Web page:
This opinion piece (Barking & Dagenham Post 5.11.18) highlights the undue influence enjoyed by the Church both in the US and here.
Many of us here followed with grim fascination the process of appointing Brett Kavanaugh to the US Supreme Court. There is a lot at stake. As a religious conservative, appointed for life, he will have an important say on key issues such as abortion and gay rights for decades to come. It should remind us to be thankful we live in a country where appointment of judges takes place outside the political arena.
However, before we become too smug, we should reflect on an archaic anomaly that lies at the heart of our own constitution. 26 Anglican Bishops sit in the House of Lords as of right. We are the only democratic country where the clergy enjoy this unique privilege. They lead prayers before business and take precedence when speaking. They intervene in debates and vote on our laws. This undemocratic and discriminatory medieval hangover persists despite the collapse in public support for the Church. According to the 2018 British Social Attitudes Survey just 2% of young people identify themselves as Church of England.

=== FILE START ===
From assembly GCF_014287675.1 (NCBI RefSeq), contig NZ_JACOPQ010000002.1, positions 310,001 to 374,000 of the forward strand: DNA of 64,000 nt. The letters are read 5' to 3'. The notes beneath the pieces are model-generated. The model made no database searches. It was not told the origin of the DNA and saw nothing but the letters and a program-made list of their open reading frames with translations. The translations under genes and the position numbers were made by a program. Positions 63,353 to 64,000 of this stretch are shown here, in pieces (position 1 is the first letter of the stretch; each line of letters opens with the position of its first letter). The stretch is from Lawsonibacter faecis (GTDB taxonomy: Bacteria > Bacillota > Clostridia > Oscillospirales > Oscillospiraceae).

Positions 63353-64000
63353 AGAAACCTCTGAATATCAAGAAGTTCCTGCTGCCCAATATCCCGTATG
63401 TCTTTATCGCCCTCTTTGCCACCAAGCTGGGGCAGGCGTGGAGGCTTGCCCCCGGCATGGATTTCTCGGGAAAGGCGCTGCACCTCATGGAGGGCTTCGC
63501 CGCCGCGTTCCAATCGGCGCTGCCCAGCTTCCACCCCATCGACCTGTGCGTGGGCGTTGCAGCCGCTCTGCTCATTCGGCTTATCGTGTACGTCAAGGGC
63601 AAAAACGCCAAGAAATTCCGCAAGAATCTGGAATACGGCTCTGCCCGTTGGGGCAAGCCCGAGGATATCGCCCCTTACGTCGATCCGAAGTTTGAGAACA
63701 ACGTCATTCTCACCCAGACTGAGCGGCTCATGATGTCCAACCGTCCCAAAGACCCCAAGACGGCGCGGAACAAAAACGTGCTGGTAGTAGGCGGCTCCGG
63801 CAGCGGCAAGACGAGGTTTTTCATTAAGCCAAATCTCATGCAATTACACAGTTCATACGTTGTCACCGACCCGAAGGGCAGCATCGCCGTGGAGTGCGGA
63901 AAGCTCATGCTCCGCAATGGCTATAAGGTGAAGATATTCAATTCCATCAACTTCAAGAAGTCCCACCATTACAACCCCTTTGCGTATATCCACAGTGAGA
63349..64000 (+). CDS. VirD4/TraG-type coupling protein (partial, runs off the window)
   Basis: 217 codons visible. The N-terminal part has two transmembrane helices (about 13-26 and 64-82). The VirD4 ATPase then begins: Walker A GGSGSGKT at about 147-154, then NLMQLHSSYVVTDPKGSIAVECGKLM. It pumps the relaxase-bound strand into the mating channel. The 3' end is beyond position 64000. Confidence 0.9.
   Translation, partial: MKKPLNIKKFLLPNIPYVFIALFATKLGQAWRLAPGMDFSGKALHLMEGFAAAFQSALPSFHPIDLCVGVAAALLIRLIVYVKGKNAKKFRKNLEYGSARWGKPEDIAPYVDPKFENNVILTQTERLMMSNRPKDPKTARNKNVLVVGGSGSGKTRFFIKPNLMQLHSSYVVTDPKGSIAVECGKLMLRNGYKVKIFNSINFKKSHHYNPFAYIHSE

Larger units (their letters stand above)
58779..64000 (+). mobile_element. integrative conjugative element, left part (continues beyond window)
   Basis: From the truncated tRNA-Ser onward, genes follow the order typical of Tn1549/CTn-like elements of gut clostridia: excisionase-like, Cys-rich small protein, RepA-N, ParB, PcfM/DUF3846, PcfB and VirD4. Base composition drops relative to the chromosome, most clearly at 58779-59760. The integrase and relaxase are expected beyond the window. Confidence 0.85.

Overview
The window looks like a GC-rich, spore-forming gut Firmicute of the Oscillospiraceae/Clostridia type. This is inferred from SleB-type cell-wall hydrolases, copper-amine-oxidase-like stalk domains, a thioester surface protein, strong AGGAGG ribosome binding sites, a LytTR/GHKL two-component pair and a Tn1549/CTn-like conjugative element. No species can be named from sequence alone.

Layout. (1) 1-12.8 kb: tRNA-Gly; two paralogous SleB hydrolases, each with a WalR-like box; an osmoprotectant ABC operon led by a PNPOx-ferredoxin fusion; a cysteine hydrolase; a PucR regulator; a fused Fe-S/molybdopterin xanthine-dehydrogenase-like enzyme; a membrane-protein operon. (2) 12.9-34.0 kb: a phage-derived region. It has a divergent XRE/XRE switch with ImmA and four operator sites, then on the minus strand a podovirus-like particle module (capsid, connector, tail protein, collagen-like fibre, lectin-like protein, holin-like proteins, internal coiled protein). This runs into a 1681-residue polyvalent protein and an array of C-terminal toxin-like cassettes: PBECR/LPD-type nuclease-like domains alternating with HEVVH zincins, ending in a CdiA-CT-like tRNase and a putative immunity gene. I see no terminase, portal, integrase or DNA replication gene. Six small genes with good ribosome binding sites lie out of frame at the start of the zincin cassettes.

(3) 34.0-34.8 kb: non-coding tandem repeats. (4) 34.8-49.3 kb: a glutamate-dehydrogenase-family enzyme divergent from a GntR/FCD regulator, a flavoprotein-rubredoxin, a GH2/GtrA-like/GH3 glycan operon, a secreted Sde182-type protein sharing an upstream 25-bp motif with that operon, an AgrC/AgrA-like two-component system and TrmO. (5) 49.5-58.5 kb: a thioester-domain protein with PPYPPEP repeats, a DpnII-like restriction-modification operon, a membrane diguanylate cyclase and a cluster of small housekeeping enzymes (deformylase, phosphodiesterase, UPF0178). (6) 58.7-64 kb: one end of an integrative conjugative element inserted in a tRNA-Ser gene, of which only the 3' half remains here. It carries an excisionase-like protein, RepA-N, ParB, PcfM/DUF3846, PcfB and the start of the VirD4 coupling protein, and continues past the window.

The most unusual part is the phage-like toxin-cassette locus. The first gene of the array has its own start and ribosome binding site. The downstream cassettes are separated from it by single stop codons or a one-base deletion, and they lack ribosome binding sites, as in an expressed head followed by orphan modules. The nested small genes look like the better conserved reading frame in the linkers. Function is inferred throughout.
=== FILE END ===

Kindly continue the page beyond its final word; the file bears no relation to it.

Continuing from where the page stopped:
Freedom of religion and belief is a prized secular value. So is the freedom not to be subjected to the religious views of others. The appointment of Kavanaugh is a win for the evangelical Christian right, a minority of the US electorate, who hope he will push back the clock on hard won rights. But, however flawed, at least his appointment was subject to media scrutiny and debate and a democratic vote.
Paul Kaufman, Chair East London Humanists